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Australian Law News

Video: 10 Things you need to know about the 482 visa - Work Visa Australian Immigration & Citizenship News

The new subclass 482 TSS visa has replaced the subclass 457 visa.

This is the 10 Things you need to know about the 482 visa.

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Top 10 Facts You Need to Know About the New Australian 482 Visa

Top 10 Facts You Need to Know About the New Australian 482 Visa

The TSS subclass 482 visa was introduced on 18 March 2018. It replaced the 457 visa which will no longer be granted. While applications for the 457 Visa are no longer being accepted, applications that were filed before 18 March 2018 will still be processed. View the full list of 457 and 482 Visa differences here.

10 points on the TSS 482 Visa:

  1. Stages and Streams
  2. Labour Market Testing
  3. Training Requirements and Sponsor Obligations
  4. Genuine Need for Position
  5. The Annual Market Salary Rate (AMSR)
  6. Skills Assessments and Work Experience requirements
  7. Providing Complete Documents
  8. School Fees and Giving Birth in Australia
  9. Alternatives to the 482
  10. Pathway to Australian
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20,000 Less Skilled, RSMS, and Partner Visas Granted Due to New Integrity Measures from Australian Immigration Department

20,000 Less Skilled, RSMS, and Partner Visas Granted Due to New Integrity Measures from Australian Immigration Department

Tougher vetting imposed by Home Affairs Minister Peter Dutton has led migration to plummet to its lowest since 2007. As reported by the Department of Home Affairs, actual intake fell from 183,608 in 2016-2017 to a staggering 162,417 for the 2017-2018 financial year. This is attributed to a 46 per cent increase in visas being refused and an additional 17 per cent rise in application withdrawals due to the greater scrutiny, according to The Australian. Even though the government is not required to fulfil the current migration cap of 190,000, nearly every previous year they have.

 

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457 Visa Abolished and Replaced by TSS 482 Visa – Changes Summarised

457 Visa Abolished and Replaced by TSS 482 Visa – Changes Summarised

The TSS 482 visa was introduced on 18 March 2018. It replaces the 457 visa which will no longer be granted.

UPDATE: Since writing this article we have released more information on the TSS 482 visa. See the links below for more information.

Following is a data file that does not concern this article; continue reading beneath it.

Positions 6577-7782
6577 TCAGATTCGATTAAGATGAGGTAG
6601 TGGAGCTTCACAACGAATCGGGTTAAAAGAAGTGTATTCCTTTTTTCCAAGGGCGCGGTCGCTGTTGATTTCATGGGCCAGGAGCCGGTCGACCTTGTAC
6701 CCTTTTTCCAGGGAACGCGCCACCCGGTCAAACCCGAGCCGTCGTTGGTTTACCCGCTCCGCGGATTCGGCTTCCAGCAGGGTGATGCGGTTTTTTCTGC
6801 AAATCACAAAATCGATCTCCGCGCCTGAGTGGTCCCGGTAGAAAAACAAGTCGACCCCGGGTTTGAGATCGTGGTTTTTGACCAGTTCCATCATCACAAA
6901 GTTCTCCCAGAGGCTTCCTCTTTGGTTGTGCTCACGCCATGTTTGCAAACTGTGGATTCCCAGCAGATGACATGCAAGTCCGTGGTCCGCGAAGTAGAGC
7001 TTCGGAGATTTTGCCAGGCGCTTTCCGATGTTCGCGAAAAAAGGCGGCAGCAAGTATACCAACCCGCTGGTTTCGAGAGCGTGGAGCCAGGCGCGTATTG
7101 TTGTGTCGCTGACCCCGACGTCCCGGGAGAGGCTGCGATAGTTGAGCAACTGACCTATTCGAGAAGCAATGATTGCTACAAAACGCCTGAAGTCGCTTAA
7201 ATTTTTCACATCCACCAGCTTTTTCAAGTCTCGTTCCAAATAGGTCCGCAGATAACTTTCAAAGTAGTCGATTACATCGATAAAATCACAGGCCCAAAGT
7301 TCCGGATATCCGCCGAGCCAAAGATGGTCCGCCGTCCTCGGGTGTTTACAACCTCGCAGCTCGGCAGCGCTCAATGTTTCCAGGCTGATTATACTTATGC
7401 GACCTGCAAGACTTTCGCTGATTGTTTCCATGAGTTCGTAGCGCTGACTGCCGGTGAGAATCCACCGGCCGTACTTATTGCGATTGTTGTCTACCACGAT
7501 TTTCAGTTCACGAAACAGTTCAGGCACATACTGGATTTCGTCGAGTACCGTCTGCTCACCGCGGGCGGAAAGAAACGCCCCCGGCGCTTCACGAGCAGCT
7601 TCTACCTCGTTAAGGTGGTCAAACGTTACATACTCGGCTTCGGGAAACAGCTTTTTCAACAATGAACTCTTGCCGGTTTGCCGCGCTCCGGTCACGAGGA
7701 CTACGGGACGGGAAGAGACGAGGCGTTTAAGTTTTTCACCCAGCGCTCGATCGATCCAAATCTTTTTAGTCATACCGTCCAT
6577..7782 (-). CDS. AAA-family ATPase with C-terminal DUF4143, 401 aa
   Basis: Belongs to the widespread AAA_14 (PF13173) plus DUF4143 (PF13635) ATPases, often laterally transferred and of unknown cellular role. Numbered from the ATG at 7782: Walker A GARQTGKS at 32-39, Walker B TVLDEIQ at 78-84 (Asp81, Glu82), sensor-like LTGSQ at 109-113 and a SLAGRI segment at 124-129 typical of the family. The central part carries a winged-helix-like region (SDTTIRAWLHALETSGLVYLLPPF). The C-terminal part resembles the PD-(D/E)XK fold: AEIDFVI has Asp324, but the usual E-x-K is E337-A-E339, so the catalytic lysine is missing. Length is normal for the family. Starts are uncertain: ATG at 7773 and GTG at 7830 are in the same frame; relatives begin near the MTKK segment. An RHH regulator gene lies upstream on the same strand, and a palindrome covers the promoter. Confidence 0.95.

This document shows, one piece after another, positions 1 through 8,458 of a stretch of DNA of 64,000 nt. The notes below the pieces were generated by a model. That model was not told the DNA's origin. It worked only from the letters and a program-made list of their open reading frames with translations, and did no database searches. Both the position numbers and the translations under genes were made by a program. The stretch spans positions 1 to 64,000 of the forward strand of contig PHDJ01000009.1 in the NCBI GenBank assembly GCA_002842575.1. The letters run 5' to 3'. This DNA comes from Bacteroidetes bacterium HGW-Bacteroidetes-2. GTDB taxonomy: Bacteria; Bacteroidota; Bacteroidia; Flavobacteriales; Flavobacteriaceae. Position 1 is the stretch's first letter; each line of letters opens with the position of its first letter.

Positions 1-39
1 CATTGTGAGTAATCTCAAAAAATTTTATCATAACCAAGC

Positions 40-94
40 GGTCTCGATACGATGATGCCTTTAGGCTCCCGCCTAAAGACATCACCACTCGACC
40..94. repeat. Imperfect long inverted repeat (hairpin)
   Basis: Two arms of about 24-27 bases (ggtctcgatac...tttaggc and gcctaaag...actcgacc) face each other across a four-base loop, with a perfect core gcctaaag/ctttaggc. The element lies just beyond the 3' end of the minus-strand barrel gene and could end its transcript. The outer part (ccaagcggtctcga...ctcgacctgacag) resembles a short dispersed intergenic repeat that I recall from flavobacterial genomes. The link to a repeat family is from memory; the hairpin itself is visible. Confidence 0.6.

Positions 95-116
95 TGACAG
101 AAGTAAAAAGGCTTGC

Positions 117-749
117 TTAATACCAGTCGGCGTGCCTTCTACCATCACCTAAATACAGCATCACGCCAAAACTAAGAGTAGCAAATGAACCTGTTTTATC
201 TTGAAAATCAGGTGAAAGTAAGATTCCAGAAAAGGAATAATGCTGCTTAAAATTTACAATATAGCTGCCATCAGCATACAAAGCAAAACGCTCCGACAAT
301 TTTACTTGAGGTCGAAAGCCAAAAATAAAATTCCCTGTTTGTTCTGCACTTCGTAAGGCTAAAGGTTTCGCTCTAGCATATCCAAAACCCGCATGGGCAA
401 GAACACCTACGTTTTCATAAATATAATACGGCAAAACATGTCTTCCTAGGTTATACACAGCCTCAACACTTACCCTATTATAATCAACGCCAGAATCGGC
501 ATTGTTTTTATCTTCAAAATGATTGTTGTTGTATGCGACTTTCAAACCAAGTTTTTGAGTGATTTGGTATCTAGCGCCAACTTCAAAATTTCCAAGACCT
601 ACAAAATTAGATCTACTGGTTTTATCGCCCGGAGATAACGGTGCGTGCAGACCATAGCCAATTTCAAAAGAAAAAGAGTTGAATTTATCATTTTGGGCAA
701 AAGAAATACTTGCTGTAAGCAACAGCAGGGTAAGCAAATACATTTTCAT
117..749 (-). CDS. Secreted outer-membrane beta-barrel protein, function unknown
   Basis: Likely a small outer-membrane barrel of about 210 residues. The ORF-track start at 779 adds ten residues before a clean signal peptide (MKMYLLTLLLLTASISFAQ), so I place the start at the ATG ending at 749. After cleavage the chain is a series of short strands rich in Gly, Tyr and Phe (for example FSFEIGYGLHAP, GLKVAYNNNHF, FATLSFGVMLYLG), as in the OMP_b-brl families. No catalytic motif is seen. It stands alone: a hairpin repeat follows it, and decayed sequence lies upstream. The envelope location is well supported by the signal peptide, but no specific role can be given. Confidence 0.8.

Top 10 Facts You Need to Know About the New Australian 482 Visa"

Video: Top 10 Facts You Need to Know About the New Australian 482 Visa

What are the main features of the TSS Visa?

The Temporary Skills Shortage Visa subclass 482 is a short term work visa.

The TSS allows approved employers (sponsors) to nominate approved positions from the occupation list for overseas workers to fill.

The overseas workers must have the required levels of skills and English to be granted the visa.

The features of the TSS as outlined by the Department fact sheet include:

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Commonwealth Ombudsman investigates Department of Immigration and Border Protection (DIBP) about its visa cancellation powers! Numerous issues identified in published report!

Commonwealth Ombudsman investigates Department of Immigration and Border Protection (DIBP) about its visa cancellation powers! Numerous issues identified in published report!

Key terms: Visa cancellation – Migration Act 1958, s501 – Migration Act 1958, s116 – character issues – criminal charges – Commonwealth Ombudsman

 

The Commonwealth Ombudsman is the organisation responsible for handling complaints about Commonwealth Government departments and agencies. The Department of Immigration and Border Protection (DIBP) is one of the Government departments monitored by the Ombudsman.

In December 2016 the Ombudsman published two reports involving the DIBP, namely:

  1. Administration of section 501 (hereafter the “section 501 report”)
  2. The administration of people in immigration detention who have had their Bridging visa cancelled due to criminal charges or convictions (hereafter the “bridging visa cancellation report”)

Both reports identified shortcomings and issues with the DIBP process of cancelling long term Australian visas and bridging visas.

The section 501 Report

In the section 501 report it was noted that a similar investigation was carried out in 2006, which was critical of the then Department of Immigration and Multicultural Affairs (DIMA) for not “always provide(sic) the minister with all relevant information, especially mitigating information, about long term Australian residents when considering the cancellation of their visa”.

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